Subsamples of 5 μg–10 μg of RNA were subjected to size segmentation by PAGE gel, and 18–30 nt strips were selected and recycled (14–30 ssRNA Ladder Marker, Takara). Adaptor systems with 5′ or 3′ connectors were designed. The reaction conditions were as follows: 20 °C for 6 h, after which RNA segments of different sizes were separated by PAGE gel, and 40–80 nt strips were selected and recycled. First Strand Master Mix and Super Script II (Invitrogen) reverse transcription were performed (reaction conditions: 65 °C for 10 min; 48 °C for 3 min; 42 °C for 1 h; 70 °C for 15 min). Several rounds of PCR amplification with PCR Primer Cocktail and PCR Mix were performed to enrich the cDNA fragments (reaction conditions: 98 °C for 30 s; 12–15 cycles of 98 °C for 10 s and 72 °C for 15 s; 72 °C for 10 min; 4 °C hold). Then, the PCR products were purified with PAGE gel and ~110 bp recycled products were selected and dissolved in EB solution. The final library was quantitated in two ways: the average molecule length was determined using an Agilent 2100 bioanalyzer instrument (Agilent, Beijing, PR China), and the library was quantified via real-time quantitative PCR (qPCR) (EvaGreen) using the Illumina HiSeqTM 4000 sequencing strategy at the Beijing Genomics Institute (BGI, PRC).

Computational analysis

After generating the raw sequence data, some insertion tags, low quality tags, poly A tags, and small tags were removed. Then, the length distributions of clean tags and common/specific tags were summarized for the two samples. These clean reads were mapped to the I. scapularis genome and other sRNA databases using Bowtie2 [20]. The default alignment parameters were as follows: Bowtie2: -q -L 16 –phred64 -p 6; Cmsearch: –cpu 6 –noali. In the annotation information of different RNAs, certain small RNA tags may be mapped to more than one category. To make sure every unique small RNA is mapped to only one category, we followed the priority rule MiRbase > pirnabank > snoRNA (human/plant) > Rfam > other sRNA. The last category could not be annotated to any category to predict novel miRNAs. Finally, a further analysis including hierarchical clustering for differentially expressed miRNA using the pheatmap function was performed. To find more accurate targets, multiple types of software were used. Generally, RNAhybrid [19], miRanda [17] or TargetScan [1] are used. The default parameters are as follows: miRanda: -en -20 -strict; RNAhybrid: -b 100 -c -f 2,8 -m 100,000 -v 3 -u 3 -e -20 -p 1 -s 3utr_human; psRobot: -gl 17 -p 8 -gn 1; TargetFinder: -c 4. GO enrichment analysis was also carried out [34].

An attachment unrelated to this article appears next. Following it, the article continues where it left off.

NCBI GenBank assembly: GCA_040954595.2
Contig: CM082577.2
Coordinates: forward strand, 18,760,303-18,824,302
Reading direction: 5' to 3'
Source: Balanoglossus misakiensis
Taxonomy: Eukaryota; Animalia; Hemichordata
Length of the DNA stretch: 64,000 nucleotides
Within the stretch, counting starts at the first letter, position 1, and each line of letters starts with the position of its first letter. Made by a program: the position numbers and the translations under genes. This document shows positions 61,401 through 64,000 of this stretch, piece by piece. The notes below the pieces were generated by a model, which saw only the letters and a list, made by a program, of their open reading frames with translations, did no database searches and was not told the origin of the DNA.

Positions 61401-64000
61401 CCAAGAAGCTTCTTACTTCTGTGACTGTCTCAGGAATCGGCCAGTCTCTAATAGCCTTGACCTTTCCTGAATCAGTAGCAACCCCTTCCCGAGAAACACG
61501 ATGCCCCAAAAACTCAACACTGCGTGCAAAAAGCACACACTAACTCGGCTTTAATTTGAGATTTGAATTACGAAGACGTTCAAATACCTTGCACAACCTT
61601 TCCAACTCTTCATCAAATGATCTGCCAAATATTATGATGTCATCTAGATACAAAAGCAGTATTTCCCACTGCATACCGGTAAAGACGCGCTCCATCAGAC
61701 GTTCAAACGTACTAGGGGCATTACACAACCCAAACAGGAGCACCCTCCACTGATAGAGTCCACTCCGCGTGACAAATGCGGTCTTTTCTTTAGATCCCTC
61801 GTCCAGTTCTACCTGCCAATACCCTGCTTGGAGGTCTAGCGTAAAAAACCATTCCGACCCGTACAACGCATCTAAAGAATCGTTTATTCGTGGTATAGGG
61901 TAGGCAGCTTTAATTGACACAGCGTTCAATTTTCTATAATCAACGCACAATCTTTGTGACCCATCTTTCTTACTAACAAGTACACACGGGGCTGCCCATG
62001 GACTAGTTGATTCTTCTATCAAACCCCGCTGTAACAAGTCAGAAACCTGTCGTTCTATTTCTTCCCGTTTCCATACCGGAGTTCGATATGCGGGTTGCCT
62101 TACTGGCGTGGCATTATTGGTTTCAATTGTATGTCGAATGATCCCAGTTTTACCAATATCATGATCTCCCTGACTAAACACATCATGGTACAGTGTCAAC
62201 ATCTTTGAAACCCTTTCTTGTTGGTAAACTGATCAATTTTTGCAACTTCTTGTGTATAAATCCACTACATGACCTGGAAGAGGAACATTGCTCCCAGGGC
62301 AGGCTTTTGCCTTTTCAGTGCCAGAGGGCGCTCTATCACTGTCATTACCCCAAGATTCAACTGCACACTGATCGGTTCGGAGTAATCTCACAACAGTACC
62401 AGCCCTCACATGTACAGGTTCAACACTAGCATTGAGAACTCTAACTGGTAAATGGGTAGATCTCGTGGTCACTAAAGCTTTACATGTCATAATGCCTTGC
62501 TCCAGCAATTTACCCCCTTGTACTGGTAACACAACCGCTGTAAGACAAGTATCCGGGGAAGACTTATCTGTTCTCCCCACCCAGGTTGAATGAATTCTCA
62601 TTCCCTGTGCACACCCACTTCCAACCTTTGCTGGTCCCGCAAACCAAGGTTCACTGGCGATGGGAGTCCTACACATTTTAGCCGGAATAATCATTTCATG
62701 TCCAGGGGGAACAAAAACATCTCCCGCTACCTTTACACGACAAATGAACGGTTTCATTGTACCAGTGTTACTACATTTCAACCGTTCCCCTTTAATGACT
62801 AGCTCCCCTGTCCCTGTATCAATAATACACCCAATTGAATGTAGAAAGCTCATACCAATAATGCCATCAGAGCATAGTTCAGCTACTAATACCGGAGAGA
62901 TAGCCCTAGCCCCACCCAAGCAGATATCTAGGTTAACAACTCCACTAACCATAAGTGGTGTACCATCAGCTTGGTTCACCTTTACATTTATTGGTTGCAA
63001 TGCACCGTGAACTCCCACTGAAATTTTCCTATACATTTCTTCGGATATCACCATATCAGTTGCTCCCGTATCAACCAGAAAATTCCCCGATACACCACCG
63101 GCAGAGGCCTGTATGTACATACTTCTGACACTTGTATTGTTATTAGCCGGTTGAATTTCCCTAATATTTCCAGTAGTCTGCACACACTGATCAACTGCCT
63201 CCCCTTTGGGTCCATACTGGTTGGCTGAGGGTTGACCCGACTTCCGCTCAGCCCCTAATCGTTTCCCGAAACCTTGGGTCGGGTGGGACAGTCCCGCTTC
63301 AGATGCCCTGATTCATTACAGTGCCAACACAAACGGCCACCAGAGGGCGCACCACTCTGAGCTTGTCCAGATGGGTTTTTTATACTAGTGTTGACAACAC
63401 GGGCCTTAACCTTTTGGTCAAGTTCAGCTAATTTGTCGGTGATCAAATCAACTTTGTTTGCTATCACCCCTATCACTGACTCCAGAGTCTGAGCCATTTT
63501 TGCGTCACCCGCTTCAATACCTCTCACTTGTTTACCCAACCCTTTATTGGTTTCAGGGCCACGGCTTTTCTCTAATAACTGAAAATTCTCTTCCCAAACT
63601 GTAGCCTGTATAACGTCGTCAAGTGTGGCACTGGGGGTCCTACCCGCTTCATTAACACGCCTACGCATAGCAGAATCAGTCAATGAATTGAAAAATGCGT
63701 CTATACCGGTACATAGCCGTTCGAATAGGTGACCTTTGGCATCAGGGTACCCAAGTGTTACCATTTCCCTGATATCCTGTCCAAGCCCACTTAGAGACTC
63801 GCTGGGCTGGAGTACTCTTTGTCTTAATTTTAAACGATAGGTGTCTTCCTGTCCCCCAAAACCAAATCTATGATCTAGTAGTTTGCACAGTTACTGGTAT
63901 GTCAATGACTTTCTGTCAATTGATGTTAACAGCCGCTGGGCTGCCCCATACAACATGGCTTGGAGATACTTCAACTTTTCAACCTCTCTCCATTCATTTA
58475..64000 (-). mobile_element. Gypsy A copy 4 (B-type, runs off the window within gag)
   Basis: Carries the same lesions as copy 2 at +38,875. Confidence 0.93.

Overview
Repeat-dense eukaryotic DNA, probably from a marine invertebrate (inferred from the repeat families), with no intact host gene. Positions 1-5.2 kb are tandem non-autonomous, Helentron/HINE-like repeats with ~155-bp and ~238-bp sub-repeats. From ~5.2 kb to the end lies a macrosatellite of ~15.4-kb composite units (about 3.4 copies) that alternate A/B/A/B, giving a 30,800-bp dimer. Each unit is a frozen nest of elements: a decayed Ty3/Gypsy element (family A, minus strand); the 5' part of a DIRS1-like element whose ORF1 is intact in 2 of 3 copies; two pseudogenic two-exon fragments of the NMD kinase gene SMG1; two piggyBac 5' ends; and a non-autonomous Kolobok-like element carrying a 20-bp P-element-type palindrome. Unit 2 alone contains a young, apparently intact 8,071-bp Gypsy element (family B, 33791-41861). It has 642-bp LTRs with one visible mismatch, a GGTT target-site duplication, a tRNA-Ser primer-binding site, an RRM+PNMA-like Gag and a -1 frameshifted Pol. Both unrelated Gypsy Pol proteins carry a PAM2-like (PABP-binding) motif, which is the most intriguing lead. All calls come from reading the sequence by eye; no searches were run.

Analysis of novel miRNA expression

In this study, low-score copy reads were eliminated and typical stem-loop structures were analyzed by Mfold and MiPred software to filter out pseudo-novel miRNAs [24], and target genes were predicted by TargetScan [30]. Representative pseudo-novel miRNAs in the two tick libraries were determined using SYBR Green and modified stem-loop quantitative reverse transcription polymerase chain reaction (qRT-PCR) [11]. The β-actin of H. longicornis (GenBank accession no. EF488512) was used as an endogenous control (housekeeping gene) with the following forward (5′-TGT GAC GAG GTT GCC G-3′) and reverse (5′-GAA GCA CTT GAG GTG GAC AAT G-3′) primers. The following cycling conditions were used: 97 °C for 15 min; 35 cycles of 94 °C for 30 s, 54 °C for 30 s, and 72 °C for 30 s; and a single extension step at 72 °C for 10 min. Quantification of each miRNA relative to the β-actin gene was performed using the following equation: N = 2−ΔCt, ΔCt = CtmiRNA−Ctactin [29].

Statistical analysis

Three biological replicates, representative of different batches of separated expression events were performed for miRNA expression assessment. Data in all groups were analyzed by using SPSS 12.0 software. The differences in miRNA expression among samples were compared by Student’s t-test and were considered significantly different when p < 0.05.


HiSeq for small RNAs between the two tick taxa